It was predicted that 155,800 Indian women would be diagnosed with breast cancer in 2015 alone. Cervical cancer was the most common cancer in India for almost last four decades or more. However, since the last 10 years breast cancer is steadily increasing and is now the most common cancer in women in India.
The age adjusted ratio for breast cancer is 1 in 28 in urban India and 1 in 60 in rural India.
India is experiencing a tremendous rise in breast cancer across all age groups but the incidence is more in age groups above 50 years. The exact cause of breast cancer is still not known. But there are various modifiable and non-modifiable risk factors which everyone should be aware of:
Non-modifiable risk factor (Not in our hand)
Modifiable Risk factors (in our hand)
The chances of cure in women with breast cancer are related to early detection. Breast cancer is absolutely curable if it is detected early.
There are three ways of detecting breast cancer:
It has been seen that if clinical examination by a skilled breast surgeon is done properly it may be as effective as mammography.
Many women have breast pain before the start of their menstrual cycle, which is usually due to hormonal imbalance and rarely related with cancer. This can be managed with analgesics.
Many young women have lumpy breast or mobile painless lumps usually called fibroadenosis and fibro adenoma. Again, these are not precursors for cancer.
What are the symptoms and signs of breast cancer?
In case of any lump in the breast, you must visit the specialist doctor as early detection of cancer impacts the overall survival i.e. breast cancer is absolutely curable if detected early.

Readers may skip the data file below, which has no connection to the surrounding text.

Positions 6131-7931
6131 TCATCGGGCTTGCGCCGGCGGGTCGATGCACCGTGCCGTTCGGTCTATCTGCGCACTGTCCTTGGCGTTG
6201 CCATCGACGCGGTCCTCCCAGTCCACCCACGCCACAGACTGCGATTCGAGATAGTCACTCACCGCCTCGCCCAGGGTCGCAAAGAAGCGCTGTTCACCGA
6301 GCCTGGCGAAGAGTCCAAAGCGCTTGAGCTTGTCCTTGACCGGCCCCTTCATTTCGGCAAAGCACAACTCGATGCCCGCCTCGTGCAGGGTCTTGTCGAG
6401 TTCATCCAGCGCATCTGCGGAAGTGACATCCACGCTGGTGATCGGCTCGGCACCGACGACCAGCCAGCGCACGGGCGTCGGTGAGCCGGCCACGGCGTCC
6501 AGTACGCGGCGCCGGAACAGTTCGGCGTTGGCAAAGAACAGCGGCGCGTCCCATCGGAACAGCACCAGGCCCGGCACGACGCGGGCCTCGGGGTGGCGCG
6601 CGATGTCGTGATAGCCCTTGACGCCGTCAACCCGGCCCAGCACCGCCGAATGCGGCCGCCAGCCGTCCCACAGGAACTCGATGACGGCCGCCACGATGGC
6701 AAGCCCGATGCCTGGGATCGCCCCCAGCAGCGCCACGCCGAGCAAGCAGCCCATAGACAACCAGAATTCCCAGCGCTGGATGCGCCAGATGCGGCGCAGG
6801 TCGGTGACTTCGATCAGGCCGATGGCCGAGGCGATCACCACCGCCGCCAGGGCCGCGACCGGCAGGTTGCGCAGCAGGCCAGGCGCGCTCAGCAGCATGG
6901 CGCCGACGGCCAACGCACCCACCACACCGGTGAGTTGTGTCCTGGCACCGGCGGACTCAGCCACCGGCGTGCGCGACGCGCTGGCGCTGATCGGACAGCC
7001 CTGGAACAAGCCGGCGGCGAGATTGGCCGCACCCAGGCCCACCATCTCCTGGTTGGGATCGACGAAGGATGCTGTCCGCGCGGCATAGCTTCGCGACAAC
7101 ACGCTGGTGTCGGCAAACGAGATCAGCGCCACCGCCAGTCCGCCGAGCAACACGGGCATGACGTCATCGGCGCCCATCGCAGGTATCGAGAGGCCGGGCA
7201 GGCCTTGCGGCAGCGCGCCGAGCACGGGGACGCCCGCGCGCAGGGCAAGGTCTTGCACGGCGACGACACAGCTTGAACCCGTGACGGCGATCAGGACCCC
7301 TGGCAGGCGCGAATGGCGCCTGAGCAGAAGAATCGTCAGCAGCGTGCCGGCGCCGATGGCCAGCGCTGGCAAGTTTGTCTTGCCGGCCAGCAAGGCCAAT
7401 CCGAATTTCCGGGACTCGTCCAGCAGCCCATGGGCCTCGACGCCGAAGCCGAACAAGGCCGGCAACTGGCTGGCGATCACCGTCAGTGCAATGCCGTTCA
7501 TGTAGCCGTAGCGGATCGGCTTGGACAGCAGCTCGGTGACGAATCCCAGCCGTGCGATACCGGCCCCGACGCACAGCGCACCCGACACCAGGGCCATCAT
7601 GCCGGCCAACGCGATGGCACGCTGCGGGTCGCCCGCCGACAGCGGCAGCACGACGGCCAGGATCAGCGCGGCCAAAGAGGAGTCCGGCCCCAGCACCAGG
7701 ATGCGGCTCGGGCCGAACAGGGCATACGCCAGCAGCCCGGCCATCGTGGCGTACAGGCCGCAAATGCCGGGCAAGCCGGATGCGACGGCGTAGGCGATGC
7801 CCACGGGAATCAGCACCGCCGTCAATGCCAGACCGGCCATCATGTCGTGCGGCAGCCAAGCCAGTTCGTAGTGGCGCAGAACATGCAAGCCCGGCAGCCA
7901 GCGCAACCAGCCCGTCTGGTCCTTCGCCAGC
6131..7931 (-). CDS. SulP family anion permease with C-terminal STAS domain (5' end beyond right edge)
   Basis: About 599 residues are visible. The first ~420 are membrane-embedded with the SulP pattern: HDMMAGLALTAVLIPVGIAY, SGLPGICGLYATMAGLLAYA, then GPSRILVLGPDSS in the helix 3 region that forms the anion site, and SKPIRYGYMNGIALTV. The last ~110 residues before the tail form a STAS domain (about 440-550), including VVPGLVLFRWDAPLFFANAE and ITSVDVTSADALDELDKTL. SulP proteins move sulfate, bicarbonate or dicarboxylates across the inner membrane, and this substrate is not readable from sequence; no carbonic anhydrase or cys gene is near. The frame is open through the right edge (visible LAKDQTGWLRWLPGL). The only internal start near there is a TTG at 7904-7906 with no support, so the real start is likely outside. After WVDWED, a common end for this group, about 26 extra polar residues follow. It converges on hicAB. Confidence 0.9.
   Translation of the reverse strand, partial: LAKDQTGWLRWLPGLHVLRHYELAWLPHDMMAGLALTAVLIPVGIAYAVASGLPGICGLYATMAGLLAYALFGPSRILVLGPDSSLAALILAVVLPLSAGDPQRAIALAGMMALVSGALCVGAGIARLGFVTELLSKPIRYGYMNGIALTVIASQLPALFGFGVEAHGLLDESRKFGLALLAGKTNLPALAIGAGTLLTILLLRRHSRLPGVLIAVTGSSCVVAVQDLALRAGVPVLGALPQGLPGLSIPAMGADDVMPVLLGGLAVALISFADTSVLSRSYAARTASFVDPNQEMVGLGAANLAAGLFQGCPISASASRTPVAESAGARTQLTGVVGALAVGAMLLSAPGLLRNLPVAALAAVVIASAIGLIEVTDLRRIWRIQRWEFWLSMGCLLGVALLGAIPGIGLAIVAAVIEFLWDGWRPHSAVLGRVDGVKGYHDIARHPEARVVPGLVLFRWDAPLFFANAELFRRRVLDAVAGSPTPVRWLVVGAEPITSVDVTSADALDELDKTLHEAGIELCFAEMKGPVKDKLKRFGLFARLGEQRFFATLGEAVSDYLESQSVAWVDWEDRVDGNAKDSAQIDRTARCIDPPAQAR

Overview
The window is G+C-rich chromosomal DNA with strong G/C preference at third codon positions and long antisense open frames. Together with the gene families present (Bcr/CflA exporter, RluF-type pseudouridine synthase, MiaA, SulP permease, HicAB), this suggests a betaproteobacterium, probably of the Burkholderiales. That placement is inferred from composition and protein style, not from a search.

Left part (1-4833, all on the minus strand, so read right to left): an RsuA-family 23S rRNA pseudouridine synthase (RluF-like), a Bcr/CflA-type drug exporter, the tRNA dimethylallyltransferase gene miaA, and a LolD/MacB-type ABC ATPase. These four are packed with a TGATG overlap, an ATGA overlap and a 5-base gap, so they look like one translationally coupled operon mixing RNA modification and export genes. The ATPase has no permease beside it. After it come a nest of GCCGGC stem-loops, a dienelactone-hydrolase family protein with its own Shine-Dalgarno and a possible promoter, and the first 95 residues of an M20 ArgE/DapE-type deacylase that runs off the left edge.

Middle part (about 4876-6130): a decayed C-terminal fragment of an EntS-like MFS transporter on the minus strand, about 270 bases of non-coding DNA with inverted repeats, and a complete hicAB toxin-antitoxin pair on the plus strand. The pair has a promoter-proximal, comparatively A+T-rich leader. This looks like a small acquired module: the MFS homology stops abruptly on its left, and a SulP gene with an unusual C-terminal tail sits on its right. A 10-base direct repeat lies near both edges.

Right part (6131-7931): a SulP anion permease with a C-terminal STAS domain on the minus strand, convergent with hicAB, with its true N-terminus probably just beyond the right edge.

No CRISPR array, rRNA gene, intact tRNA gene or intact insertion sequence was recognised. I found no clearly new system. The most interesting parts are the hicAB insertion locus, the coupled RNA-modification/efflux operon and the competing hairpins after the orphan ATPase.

What you should know once cancer is diagnosed:
Breast cancer arises from the lining of the milk duct and slowly increases to form a lump in the breast. If detected early, the breast can be saved by excising the lump and armpit gland evaluation. This treatment is followed by radiotherapy to the breast. Radiotherapy gives radiation to the conserved breast as well as to tumour bed from where tumour has been excised. Radiotherapy is mandatory after breast saving surgery. Chemotherapy is usually given after surgery to kill tumour cells circulating into your blood stream.
In the few cases where the tumour is big and restricted to the breast and armpit but not feasible for surgery, chemotherapy can be given prior to surgery to reduce the size of tumour. If your tumour is sensitive to hormones then after completion of chemotherapy ant hormone therapy is given, which is in the form of tablets to be taken daily for 5 to 10 years.
Once breast cancer spreads to other organs, the disease is usually incurable and only palliative and supportive treatment is offered to the patient.